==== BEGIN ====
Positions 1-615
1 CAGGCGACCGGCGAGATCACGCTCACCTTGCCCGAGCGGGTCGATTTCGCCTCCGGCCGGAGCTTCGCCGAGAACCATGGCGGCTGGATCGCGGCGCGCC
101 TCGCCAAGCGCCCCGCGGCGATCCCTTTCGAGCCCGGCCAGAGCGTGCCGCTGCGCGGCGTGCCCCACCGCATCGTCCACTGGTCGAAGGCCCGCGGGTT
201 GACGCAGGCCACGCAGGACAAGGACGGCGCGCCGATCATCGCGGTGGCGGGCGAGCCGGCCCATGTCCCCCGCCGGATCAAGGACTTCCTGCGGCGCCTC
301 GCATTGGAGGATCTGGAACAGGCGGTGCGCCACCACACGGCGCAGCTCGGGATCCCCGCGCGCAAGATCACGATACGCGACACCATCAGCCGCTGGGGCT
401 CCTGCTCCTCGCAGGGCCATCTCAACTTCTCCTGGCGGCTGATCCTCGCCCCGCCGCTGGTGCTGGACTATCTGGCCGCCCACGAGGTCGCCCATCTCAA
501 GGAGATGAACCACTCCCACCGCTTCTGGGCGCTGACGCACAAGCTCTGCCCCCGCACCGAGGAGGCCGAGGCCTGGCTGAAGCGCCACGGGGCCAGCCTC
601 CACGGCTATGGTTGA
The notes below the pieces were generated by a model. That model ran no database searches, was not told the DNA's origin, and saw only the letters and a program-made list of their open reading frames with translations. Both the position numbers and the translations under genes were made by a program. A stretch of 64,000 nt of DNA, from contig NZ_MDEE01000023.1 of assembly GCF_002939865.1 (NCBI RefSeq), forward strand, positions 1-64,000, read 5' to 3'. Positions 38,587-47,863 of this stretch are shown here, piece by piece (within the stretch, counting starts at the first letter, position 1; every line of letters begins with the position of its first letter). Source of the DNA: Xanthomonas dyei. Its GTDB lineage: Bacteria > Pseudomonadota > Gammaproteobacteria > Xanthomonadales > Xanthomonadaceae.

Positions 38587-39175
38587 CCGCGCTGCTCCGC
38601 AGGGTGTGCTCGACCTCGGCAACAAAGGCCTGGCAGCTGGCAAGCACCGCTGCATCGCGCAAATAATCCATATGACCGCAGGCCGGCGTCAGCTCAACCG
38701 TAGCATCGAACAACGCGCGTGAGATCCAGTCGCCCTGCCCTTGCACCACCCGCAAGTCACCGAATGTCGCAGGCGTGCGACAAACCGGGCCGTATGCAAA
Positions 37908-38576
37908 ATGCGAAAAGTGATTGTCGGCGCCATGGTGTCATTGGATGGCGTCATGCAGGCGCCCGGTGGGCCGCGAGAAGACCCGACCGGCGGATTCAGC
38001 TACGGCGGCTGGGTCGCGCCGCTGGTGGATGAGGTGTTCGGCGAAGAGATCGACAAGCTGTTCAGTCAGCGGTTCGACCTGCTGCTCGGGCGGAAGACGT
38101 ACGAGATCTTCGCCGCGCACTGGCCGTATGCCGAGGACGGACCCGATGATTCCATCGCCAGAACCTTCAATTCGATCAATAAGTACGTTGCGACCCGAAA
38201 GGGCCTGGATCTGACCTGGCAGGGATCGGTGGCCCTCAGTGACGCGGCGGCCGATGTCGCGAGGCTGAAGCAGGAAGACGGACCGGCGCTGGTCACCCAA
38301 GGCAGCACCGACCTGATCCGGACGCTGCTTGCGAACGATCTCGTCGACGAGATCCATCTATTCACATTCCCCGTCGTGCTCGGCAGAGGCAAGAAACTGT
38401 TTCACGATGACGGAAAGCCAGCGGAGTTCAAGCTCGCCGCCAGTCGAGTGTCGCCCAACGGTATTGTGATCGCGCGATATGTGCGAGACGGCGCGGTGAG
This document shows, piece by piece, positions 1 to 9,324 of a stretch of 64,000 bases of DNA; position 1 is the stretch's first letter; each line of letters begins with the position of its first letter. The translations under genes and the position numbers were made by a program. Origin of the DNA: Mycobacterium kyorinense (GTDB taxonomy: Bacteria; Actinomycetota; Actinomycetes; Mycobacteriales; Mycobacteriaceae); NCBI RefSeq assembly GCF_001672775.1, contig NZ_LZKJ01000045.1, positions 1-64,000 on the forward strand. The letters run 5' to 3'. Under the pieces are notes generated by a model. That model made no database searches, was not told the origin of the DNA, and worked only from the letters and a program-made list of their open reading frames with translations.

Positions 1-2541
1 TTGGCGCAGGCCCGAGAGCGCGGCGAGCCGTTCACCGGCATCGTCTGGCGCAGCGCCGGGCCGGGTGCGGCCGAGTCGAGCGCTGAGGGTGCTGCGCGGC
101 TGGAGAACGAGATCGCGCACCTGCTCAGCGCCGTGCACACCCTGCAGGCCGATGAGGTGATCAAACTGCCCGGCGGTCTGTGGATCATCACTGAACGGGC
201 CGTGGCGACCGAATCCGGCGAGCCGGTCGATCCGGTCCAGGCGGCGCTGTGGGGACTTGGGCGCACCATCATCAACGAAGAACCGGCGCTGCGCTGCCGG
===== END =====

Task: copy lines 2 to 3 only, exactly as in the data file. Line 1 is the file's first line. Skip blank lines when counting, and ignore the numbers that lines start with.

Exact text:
1 CAGGCGACCGGCGAGATCACGCTCACCTTGCCCGAGCGGGTCGATTTCGCCTCCGGCCGGAGCTTCGCCGAGAACCATGGCGGCTGGATCGCGGCGCGCC
101 TCGCCAAGCGCCCCGCGGCGATCCCTTTCGAGCCCGGCCAGAGCGTGCCGCTGCGCGGCGTGCCCCACCGCATCGTCCACTGGTCGAAGGCCCGCGGGTT